Tuesday, July 22, 2008

If These Walls Could Talk

In yesterday's post entitled This Old House, I guess I prompted myself for further information about the various remodeling projects in my family. So here goes:

Growing up, did your family embark upon a major home improvement such as a kitchen, bathroom or building an addition for more space?

I remember growing up that we lived in an apartment until I was 15 when Mom bought her first house. Over the years, my mother practically performed a total rehab amounting to a "gutting" of the house. She put down tile, carpeting, resurfaced cabinets and drawers, installed ceiling fans, built a wall unit in the bedroom I shared with my brother, and more.

In addition, she replaced the old "shed" which covered the well and the bomb shelter (the house was built in 1949 after all) with a much larger shed which could have doubled as a garage. And she planted flowers, removed two huge willows trees that had tapped into the water supply.

Currently, I have rented the house to a great family that insists on making improvements and they do a great job. My next project is a bathroom replacement - the original bathtub from 1949 is still there!

Did anyone in your family history experience major damage to their home that required repair? What were the circumstances of the damage?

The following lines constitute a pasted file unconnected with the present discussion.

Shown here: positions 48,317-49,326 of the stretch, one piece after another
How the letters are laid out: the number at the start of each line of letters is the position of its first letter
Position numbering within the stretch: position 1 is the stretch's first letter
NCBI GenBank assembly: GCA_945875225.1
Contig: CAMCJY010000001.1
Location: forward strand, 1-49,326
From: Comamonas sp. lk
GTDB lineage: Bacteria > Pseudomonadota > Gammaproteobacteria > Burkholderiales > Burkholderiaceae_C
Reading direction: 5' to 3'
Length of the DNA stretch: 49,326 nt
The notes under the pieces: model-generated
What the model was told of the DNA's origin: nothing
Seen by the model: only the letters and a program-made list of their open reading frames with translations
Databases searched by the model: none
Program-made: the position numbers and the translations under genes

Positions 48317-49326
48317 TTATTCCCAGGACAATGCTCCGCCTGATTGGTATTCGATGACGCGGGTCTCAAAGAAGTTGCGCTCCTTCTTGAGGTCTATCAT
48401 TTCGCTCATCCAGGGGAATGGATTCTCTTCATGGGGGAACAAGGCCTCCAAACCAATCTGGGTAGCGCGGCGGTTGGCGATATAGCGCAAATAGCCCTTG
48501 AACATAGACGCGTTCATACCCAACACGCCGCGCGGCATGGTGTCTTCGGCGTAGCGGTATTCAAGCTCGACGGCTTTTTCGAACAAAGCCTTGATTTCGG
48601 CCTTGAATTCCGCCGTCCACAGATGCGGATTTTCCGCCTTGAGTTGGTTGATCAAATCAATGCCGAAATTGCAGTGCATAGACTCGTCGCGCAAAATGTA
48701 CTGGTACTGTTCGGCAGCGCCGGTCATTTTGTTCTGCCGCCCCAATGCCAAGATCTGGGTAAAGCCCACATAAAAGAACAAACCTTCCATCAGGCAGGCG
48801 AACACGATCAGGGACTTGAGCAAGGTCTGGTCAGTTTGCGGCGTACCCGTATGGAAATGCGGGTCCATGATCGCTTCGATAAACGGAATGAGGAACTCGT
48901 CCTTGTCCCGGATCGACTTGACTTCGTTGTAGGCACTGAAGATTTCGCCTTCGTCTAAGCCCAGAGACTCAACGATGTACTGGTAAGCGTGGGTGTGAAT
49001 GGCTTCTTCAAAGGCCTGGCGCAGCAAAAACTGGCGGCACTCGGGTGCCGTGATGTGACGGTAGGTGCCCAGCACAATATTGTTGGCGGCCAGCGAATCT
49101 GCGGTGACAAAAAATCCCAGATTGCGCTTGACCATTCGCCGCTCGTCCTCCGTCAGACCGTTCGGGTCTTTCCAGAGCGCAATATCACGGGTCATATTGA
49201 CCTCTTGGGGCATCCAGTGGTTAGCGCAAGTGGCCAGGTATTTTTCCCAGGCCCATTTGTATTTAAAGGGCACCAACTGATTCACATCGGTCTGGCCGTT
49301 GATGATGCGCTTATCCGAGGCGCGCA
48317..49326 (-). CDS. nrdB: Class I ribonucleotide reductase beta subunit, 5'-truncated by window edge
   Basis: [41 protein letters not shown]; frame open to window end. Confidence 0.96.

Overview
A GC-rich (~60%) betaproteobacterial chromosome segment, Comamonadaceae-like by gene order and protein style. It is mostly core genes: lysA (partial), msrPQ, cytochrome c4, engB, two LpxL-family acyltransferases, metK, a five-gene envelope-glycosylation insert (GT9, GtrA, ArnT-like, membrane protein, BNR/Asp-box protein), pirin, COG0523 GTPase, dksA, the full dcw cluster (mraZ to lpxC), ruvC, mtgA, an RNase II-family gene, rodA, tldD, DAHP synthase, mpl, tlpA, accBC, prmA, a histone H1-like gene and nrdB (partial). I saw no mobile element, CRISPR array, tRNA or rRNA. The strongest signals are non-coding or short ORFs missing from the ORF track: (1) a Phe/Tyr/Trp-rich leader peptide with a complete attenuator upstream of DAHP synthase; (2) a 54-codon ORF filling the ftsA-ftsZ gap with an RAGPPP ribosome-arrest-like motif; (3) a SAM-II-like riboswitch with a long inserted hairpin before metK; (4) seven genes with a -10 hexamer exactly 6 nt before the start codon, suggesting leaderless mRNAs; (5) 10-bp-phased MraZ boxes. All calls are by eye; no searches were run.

As I discussed in a recent post, the house that my great-grandparents retired to in Grahamsville, New York basically burned down in 1978. An investigation proved that it was arson and it was probably done to cover up a robbery of items. Grandma was living with us at the time, having returned from Florida for the winter. This was such a tragic loss for our family, especially since so many items of family history were lost.

One item which was thankfully recovered and refinished is Grandma's old wooden rocker. It probably is at least 100 years old now and in possession of my uncle. But items lost include a huge cedar chest which supposedly came over with a family member from Ireland. Photographs, a hat pin collection, paper ephemera, and more.

The house was never rebuilt.

Have you come across any family history related to when indoor plumbing was installed? An electric or gas stove instead of a wood stove? An ice box and then a refrigerator?

I remember Grandma's stories of the Grahamsville house as well as my mother's recollections. When they bought the house in the mid-1940s, there was no indoor plumbing, or if there was, it did not include toilets. My mother's greatest fear of using the outhouse (which was a two seater thanks to 12 grandchildren all summer long) was that a snake would be down below in that hole.

Grandma didn't have electricity until the late 1940s or early 1950s. Everything was done by kerosene lamp and cooking was done on a wood stove. Of course, growing up in the 1970s, she still had the original appliances from the early 1950s in the kitchen. And the old wooden ice box was down in the basement.

I believe telephones came to the backwoods of Grahamsville in the late 1950s and even then it was an 8-party line. I just can't image having to decipher the ring code to see if the call was for you. And I do remember, the 8-party line was there until the early 1970s. One time I overhead Grandma get into an argument with a woman who tended to sit and talk on the phone all day. I believe the words "selfish" and "common decency" were used.

No comments: